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Walmart's plan to keep guns out of stores won't keep them all out
[NEW YORK] Walmart Inc's new policy discouraging patrons from openly carrying guns will rely heavily on signage and won't require employees to confront every person carrying a firearm, according to a person familiar with the matter.
The nuanced approach is designed to let people who are armed go about their business in a Walmart store, as long as they're not making people uncomfortable, the person said. If an individual with a gun is disturbing others, employees are supposed to tell a manager, who, depending on the severity of the situation, may alert law enforcement or ask the person to remove the firearm from the premises.
The details of the policy, which haven't been previously reported, are likely to fuel further debate over the role businesses and their workers are playing in preventing mass shootings like the massacre of 22 people in a Walmart in El Paso, Texas.
Employees worried about having to interact with armed customers may be relieved to know they don't have to. But the idea that some patrons can still openly carry firearms in Walmart's more than 4,700 US stores may be less than ideal to gun-control advocates who initially praised Walmart's new measures.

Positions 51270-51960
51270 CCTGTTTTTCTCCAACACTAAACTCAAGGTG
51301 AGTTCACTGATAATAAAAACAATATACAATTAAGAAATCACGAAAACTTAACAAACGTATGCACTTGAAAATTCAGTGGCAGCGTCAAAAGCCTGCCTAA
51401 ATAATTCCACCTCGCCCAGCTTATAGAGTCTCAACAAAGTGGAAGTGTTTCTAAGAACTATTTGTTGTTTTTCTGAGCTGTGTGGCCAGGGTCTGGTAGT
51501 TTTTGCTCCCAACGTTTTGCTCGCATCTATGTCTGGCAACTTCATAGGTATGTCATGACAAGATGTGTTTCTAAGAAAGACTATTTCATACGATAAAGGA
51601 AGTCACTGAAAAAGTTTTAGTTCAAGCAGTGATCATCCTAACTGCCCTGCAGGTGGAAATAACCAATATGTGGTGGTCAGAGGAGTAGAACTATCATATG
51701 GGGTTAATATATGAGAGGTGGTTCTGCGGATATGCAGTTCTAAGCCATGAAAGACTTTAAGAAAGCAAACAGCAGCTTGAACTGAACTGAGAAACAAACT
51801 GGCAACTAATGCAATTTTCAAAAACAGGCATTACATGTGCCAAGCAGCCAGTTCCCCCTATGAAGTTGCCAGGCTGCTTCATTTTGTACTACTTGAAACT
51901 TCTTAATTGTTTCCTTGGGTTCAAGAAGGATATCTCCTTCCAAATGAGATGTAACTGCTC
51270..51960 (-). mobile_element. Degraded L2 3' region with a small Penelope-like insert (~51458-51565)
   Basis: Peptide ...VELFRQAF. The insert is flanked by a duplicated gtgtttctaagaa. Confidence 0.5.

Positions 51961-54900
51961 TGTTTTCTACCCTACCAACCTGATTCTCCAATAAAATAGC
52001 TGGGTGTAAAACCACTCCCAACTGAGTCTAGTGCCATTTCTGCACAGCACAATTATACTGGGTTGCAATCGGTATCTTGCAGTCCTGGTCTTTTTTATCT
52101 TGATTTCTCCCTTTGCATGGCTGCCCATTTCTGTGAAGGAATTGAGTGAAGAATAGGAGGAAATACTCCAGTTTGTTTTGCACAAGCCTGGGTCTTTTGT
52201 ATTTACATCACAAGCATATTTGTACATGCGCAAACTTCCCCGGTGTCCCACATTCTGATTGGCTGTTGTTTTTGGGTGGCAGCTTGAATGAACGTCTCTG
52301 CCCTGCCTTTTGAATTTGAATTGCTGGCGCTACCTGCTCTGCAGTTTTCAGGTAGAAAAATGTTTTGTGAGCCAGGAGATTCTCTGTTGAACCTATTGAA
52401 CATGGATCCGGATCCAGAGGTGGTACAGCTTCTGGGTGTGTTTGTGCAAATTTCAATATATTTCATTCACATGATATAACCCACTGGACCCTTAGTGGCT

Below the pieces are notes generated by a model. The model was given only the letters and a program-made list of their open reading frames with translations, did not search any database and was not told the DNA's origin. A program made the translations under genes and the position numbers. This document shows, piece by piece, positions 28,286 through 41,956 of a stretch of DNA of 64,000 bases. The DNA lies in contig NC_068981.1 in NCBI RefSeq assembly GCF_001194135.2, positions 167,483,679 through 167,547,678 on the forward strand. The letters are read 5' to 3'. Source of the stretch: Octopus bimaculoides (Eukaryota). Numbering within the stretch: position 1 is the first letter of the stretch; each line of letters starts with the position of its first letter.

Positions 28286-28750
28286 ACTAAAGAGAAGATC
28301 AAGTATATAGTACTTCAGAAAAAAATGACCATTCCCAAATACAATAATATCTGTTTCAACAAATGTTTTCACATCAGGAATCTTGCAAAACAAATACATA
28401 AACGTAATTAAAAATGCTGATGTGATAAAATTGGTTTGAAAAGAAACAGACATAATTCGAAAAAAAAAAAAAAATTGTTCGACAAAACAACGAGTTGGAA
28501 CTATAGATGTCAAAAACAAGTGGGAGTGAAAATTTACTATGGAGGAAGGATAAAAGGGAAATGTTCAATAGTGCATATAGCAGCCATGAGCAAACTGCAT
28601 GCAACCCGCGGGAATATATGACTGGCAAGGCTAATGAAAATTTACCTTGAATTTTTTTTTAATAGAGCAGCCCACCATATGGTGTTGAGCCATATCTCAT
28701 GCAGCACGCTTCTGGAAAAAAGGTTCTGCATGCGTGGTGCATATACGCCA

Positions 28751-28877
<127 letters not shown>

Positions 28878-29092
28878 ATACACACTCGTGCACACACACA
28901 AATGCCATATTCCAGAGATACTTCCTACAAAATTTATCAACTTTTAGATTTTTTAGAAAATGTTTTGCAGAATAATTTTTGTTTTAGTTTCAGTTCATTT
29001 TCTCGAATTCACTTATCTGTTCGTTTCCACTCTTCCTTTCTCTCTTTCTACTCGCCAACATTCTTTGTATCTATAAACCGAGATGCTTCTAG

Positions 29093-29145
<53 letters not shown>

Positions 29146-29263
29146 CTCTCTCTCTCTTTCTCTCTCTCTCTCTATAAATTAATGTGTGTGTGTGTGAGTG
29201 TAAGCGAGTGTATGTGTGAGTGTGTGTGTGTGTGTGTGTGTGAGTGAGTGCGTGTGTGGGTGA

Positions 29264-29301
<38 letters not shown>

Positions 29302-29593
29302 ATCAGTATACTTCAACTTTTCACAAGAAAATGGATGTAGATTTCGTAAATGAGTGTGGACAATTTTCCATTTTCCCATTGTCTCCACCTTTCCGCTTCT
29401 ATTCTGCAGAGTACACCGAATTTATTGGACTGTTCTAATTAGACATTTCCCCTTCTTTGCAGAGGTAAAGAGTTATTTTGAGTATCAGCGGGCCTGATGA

Walmart is modeling its policy after open-carry rules at other chains, such as Starbucks Corp and Target Corp, which also allow their store employees to use discretion.
The policy is designed to be consistent with the broad outline CEO Doug McMillon laid out earlier this week, including an end to sales of some types of ammunition.
"We will treat law-abiding customers with respect, and we will have a very non-confrontational approach," Mr McMillon said.
Kroger Co, Wegmans Food Markets Inc and other retailers followed Walmart's lead, creating a watershed moment in the aftermath of the El Paso shooting and other violent attacks around the US that have reignited the national debate over gun ownership.